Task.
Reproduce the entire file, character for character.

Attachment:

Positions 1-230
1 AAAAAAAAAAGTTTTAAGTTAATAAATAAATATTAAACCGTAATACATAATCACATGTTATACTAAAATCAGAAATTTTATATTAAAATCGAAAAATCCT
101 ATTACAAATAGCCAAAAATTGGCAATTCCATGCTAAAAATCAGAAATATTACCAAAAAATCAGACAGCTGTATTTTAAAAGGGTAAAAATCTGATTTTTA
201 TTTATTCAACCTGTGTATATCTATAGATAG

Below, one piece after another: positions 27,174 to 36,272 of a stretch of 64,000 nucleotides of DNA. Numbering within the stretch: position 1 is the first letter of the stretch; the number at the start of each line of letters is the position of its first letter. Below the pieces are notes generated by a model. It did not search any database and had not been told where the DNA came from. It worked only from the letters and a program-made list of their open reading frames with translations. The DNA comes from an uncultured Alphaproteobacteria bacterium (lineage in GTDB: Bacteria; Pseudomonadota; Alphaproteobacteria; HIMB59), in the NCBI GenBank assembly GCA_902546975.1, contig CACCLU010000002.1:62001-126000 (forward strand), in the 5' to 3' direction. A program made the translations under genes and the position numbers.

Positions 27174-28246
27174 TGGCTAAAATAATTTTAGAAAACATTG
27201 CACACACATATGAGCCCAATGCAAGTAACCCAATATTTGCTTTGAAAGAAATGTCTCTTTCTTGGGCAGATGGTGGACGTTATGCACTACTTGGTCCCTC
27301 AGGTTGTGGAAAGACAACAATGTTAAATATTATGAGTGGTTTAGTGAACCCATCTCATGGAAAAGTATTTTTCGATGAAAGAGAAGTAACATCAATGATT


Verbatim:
Positions 1-230
1 AAAAAAAAAAGTTTTAAGTTAATAAATAAATATTAAACCGTAATACATAATCACATGTTATACTAAAATCAGAAATTTTATATTAAAATCGAAAAATCCT
101 ATTACAAATAGCCAAAAATTGGCAATTCCATGCTAAAAATCAGAAATATTACCAAAAAATCAGACAGCTGTATTTTAAAAGGGTAAAAATCTGATTTTTA
201 TTTATTCAACCTGTGTATATCTATAGATAG

Below, one piece after another: positions 27,174 to 36,272 of a stretch of 64,000 nucleotides of DNA. Numbering within the stretch: position 1 is the first letter of the stretch; the number at the start of each line of letters is the position of its first letter. Below the pieces are notes generated by a model. It did not search any database and had not been told where the DNA came from. It worked only from the letters and a program-made list of their open reading frames with translations. The DNA comes from an uncultured Alphaproteobacteria bacterium (lineage in GTDB: Bacteria; Pseudomonadota; Alphaproteobacteria; HIMB59), in the NCBI GenBank assembly GCA_902546975.1, contig CACCLU010000002.1:62001-126000 (forward strand), in the 5' to 3' direction. A program made the translations under genes and the position numbers.

Positions 27174-28246
27174 TGGCTAAAATAATTTTAGAAAACATTG
27201 CACACACATATGAGCCCAATGCAAGTAACCCAATATTTGCTTTGAAAGAAATGTCTCTTTCTTGGGCAGATGGTGGACGTTATGCACTACTTGGTCCCTC
27301 AGGTTGTGGAAAGACAACAATGTTAAATATTATGAGTGGTTTAGTGAACCCATCTCATGGAAAAGTATTTTTCGATGAAAGAGAAGTAACATCAATGATT